33rd Rickey Scholar adjusts to college life, college physics
Every student goes through some sort of adjustment period when they arrive on campus, and Devon Vogelsang ’17 (Tiltonsville, Ohio) was no different.
The 33rd Rickey Scholar, Vogelsang is majoring in Physics and the transition from high school to Marietta College took him a little longer than he expected.
“At first, the adjustment was difficult for me. I was shocked by the increase in the amount of work that needed done,” Devon says. “After about two weeks, I started to adjust well. I feel confident about my work here. I’m enjoying college life!”
The Rickey Scholarship is a merit-based $18,000 per year scholarship, renewable for up to four years. David M. Rickey ’78 and the J&D Family Foundation established the Rickey Scholarships in Physics in 2001.
The scholarships are competitive and are available to full-time students who intend to major in Physics with the goal of continuing on to graduate school and a scientific or technical career.
“I’m very honored to have been chosen as the recipient for the Rickey Scholarship,” Devon says. “My family and I are very grateful for the opportunity. There is a very noticeable amount of money we are saving thanks to the scholarship."
Dr. Cavendish McKay, Chair of the Physics Department, says the expectation for a Rickey Scholar is always high.
“Devon is doing well so far. He’s a thoughtful student and a diligent worker,” McKay says. “From the departmental perspective, Rickey Scholars serve to anchor the population of a particular class, and provide an example of leadership for them, and Devon is doing both for this year’s set of freshman physics majors. We’re glad to have him.”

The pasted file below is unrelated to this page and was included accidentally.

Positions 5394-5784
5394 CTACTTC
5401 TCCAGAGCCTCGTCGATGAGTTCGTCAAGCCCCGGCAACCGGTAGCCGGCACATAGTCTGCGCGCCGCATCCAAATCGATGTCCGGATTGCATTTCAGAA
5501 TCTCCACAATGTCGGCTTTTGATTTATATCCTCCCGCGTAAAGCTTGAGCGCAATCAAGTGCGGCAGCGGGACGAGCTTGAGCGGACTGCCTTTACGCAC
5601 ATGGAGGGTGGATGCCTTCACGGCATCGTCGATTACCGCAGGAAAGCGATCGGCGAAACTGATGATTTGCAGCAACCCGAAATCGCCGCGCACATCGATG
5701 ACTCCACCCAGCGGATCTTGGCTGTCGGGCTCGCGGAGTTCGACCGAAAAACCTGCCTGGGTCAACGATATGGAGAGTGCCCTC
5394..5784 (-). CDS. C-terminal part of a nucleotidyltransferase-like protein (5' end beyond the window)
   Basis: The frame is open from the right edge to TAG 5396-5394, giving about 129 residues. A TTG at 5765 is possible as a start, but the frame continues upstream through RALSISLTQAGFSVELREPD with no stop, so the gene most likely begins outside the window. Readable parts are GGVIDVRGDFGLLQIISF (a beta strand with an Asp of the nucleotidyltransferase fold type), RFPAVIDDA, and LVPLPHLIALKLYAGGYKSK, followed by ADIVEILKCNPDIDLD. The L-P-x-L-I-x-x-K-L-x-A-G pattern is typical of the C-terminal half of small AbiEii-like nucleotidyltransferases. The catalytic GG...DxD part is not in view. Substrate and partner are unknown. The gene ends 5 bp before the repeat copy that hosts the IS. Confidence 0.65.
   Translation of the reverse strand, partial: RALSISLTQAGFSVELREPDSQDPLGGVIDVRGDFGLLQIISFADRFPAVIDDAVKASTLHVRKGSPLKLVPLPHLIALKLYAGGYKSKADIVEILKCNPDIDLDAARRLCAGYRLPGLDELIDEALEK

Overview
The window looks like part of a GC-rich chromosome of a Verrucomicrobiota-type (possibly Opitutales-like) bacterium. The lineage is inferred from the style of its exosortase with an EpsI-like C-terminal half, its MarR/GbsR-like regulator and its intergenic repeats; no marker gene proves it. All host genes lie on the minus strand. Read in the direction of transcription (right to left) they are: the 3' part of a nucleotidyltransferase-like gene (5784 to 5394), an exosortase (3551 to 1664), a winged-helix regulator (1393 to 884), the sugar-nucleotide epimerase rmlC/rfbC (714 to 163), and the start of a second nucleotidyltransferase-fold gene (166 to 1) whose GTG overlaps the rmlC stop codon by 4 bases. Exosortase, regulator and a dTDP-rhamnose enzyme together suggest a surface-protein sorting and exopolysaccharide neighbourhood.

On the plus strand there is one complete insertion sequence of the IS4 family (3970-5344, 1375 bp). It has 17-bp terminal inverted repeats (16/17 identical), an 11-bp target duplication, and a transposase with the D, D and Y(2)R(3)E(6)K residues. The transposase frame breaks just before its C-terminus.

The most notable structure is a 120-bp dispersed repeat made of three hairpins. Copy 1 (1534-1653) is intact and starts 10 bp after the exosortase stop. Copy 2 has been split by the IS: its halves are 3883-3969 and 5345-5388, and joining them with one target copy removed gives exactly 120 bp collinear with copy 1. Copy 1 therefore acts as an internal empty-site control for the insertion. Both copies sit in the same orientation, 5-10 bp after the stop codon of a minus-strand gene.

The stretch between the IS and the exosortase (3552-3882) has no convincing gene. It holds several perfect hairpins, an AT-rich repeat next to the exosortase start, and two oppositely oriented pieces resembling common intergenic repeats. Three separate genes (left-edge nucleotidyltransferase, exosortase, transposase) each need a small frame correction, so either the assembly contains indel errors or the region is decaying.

Devon says the class and lab settings at Marietta have been a big plus in his adapting to his new environment.
“There are only about 15 people. This provides for a great learning experience. My professor knows my classmates and me by name,” he says. “It’s very easy to develop relationships with the professors in such a close learning environment. The technology we use in physics lab is also something I enjoy. The instruments we use give us real time data the moment something is happening. It gives for a very hands-on learning experience.”
The Buckeye Local High School graduate says he developed an interest in physics from the very first time he took the course.
“I found the subject very interesting. I thought it was so fascinating to figure out how and why things work the way they do,” Devon says. “The more I learned about physics, the more I wanted to know.”